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What would you say was the role of a software tester in an agile environment? Is it just testing and logging bugs or is it more important to work closely with the project architects and developers to improve the design and code early on?

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when you say "just testing", what does "just testing" mean to you? I ask, because skilled, thoughtful testing is required to go far beyond what some project stakeholders will initially think of as "just testing". –  testerab Sep 18 '11 at 21:29
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The role of a software tester in an agile environment - as with any other environment - is whatever it needs to be for that specific project. Sometimes there'll be a lot of close-up work with design as well testing (I personally think of design as the testing that happens before you start testing, because that's where a lot of the potentially problematic issues get sorted out), sometimes less so.

Regardless of how your particular projects and workplace sorts out, there are a few things that need to happen:

  • There needs to be something that documents what was tested, how, and why. This isn't so much for record-keeping purposes unless the industry you're working with requires that, as for future reference. It's not uncommon for someone to refer to old test documentation to sort out how a particular feature works and what areas of it are likely to be problematic
  • There needs to be at least some coordination with the programmers so you're not duplicating work. If there are a lot of unit tests in place covering the logic of the feature, the tester can focus much more on external validations. The idea is to work with the other members of the team so that your specialty, testing, supports theirs and theirs supports yours (this being the world of theory, such wonderful things are quite feasible. In the world I live in, or at least the place I work for, things are still somewhat in flux).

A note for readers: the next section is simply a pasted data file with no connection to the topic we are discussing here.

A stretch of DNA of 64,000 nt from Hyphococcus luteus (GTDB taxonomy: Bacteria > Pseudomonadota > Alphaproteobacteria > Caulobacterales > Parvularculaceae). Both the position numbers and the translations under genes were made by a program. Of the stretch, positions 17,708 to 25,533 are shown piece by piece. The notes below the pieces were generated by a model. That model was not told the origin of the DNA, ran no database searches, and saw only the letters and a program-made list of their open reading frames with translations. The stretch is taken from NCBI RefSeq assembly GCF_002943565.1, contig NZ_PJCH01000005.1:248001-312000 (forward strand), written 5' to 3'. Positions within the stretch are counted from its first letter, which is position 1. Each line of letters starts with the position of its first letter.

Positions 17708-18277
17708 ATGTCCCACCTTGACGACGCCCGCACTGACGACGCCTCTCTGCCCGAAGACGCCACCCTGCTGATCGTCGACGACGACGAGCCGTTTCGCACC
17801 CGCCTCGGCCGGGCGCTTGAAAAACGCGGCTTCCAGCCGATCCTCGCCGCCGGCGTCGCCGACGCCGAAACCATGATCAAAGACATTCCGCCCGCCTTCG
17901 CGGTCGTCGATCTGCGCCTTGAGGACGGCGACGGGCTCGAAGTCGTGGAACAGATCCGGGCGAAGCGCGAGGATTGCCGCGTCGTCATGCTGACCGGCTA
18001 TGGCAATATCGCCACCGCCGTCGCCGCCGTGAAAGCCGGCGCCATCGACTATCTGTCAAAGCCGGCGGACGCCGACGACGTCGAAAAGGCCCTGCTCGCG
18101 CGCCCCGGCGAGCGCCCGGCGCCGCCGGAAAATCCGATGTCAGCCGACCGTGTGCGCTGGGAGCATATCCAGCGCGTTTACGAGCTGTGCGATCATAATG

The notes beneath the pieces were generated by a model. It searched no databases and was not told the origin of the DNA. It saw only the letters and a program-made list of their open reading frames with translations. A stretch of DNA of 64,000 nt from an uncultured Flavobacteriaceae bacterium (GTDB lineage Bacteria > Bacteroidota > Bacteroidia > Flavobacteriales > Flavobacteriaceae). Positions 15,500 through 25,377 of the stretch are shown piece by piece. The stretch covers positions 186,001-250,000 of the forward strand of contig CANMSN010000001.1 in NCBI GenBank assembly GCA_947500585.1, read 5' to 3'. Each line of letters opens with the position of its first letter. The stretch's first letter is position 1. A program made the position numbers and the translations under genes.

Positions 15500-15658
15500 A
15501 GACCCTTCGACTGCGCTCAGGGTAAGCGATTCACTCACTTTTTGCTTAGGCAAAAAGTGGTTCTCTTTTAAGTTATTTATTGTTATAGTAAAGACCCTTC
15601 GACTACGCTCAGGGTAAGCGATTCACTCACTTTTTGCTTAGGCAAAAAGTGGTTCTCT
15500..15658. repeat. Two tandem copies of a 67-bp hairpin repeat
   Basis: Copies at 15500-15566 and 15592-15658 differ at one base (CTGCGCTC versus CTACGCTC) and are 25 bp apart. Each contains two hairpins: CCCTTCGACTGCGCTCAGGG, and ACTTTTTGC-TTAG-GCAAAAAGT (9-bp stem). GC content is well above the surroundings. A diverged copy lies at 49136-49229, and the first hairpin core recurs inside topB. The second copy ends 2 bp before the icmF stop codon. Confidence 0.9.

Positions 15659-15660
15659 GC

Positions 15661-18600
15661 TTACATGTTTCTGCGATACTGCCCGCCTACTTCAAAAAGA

• There also needs to be a fair amount of communication and coordination with the product owner. All the different roles in the team should be working together, and the product owner is the effective oracle on whether the feature you're building is the right feature.

In my experience with an employer in transition between waterfall and agile, I've found that I wind up initiating a lot of the communication and coordination. That may be an artefact of my employer's environment, where there is no greenfields development and the application codebase includes routines that go back over 20 years - as a tester, I've worked across a large range of it, and tend to have a broader view of what interacts with which than programmers (who naturally focus on the features they're developing or the bugs they're fixing) or product owners (who with my employer tend to have deep knowledge of the feature developments they've worked with but not the broad base of interaction).

In all, the role can be whatever you make of it, if you approach it with tact as well as enthusiasm. Good luck!

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Agile testing is being able to adapt to the current project. Mainly should be able to collaborate with development and product owners to drive continuous improvement of the product.

And continually add Business Value to Agile Teams through Proactive Participation. Design and execute automated functional tests within the test automation framework. Develop and Maintain functional Regression tests. Identify and track software defects.

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Where does the picture come from? –  dzieciou Sep 29 '13 at 7:06
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This reads like a job posting - given that this is a new answer to an old question, perhaps you could expand on your response. –  Kate Paulk Sep 30 '13 at 11:44